* high damping ratio (C/Cc); lowering amplitude at resonance frequency.

The right balance of these three properties is required for efficient function of an engine mount. Also, properties should not change after creep and standard fatigue tests.

To study the dynamic properties of compounds, the buttons were aged per the flowchart of table 4, and the results of DMA tests after aging are presented in table 5. Here we observed that all Ks and Kd values before or after aging at 70[degrees]C for 168 hours were the same in both oils, except for higher values of re-refined oil in the 100% NR compound before aging. Also, both stiffness values had decreased by about 10-15% after heat aging at 70[degrees]C for 168 hours under 25% compression as per the flowchart in table 4.

[TABLE 4 OMITTED]

This study was further extended to a 30 phr oil level, as presented in table 6 with recipes EM 5, EM 6 and EM 7. In EM 7, 6 phr of re-refined oil was substituted with aromatic oil because it reduced its aniline point to ~95[degrees]C, i.e., near the naphthenic oil range.

From tables 7 and 8 it may be observed that the tensile strengths and elongations of re-refined and naphthenic oil compounds (EM 5 and EM 6) were almost equal, both before and after heat aging. Mixed oil compound (EM 7) had slightly better results. Similarly, the compression set values (table 9) of EM 5 and EM 6 were almost equal, though those of the mixed oil compound (EM 7) were surprisingly lower than both oils, even after 500 hours heat aging; however, hardness remained the same for all three oils.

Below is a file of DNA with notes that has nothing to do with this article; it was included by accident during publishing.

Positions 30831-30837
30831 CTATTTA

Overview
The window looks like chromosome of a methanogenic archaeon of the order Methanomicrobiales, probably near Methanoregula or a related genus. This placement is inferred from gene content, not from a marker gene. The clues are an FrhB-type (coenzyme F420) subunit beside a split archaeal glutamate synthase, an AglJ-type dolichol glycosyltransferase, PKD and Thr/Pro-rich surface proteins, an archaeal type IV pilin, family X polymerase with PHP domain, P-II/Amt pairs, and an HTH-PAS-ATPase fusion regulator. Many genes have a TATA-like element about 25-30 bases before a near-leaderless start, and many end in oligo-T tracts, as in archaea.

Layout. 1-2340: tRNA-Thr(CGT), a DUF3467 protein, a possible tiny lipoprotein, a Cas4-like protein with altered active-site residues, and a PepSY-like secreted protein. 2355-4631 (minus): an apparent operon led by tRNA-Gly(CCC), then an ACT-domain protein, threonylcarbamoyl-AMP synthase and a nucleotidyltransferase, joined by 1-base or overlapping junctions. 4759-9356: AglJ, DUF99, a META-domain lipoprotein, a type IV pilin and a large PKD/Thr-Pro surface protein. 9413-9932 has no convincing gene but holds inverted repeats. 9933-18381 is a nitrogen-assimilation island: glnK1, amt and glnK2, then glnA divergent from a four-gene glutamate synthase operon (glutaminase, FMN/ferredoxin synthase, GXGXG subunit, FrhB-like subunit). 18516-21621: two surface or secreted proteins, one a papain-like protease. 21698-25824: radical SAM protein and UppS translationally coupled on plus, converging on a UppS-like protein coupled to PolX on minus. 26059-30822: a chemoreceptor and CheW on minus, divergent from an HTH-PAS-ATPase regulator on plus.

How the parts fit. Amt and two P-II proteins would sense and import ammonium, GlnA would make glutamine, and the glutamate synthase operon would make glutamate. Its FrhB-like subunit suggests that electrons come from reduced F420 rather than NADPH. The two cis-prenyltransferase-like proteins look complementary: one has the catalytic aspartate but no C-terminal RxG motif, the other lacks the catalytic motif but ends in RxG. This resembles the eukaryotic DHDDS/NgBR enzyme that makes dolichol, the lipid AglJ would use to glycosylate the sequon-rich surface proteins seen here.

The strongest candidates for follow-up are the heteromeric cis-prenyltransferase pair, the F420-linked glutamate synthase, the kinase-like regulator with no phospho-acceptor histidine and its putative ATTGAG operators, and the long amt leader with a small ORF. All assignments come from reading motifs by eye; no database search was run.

To study the dynamic properties, buttons were molded from these three compounds (EM 5-EM 7) at 165[degrees]C for 20 minutes and heat aged under 25% compression for varying times up to 500 hours as per the table 4 flowchart. DMA results of these buttons, unaged and aged, are presented in tables 10-12. All Ks and Kd values (table 10) of re-refined oil (EM 6) were slightly higher than naphthenic oil (EM 5), while those values of mixed oil (EM 7) were mostly intermediate. However, more interesting was the decrease of both Ks and Kd values with aging up to 168 hours with all three compounds (EM5-EM7), and thereafter both stiffness values had started increasing again so that the Ks and Kd values of 500 hours aged buttons were almost equal to the unaged buttons. This was in spite of an almost 53-59% compression set (table 9) and a 5-6[degrees] durometer hardness increase, after 500 hours aging. A similar reduction in Kd and Ks values with 20 phr oil compound (EM1 and EM2) was earlier discussed in connection with table 5. However, the Kd/Ks ratio (table 11) remained almost unchanged during aging. Possibly, the modification of crosslink chains during aging under severe compression had created a more resilient, stress-free network which had reduced both static and dynamic spring constants through better distribution of stress. A similar trend in Ks and Kd was also observed in products made from these compounds. The damping coefficient values (table 12) of naphthenic and re-refined oil compounds (EM5 and EM6) were almost equal; while values of EM 7 with 6 phr aromatic oil were higher than both oils. Possibly, the aromatic oil had increased the K", i.e., loss modulus of the compound, which had increased the damping coefficient (C).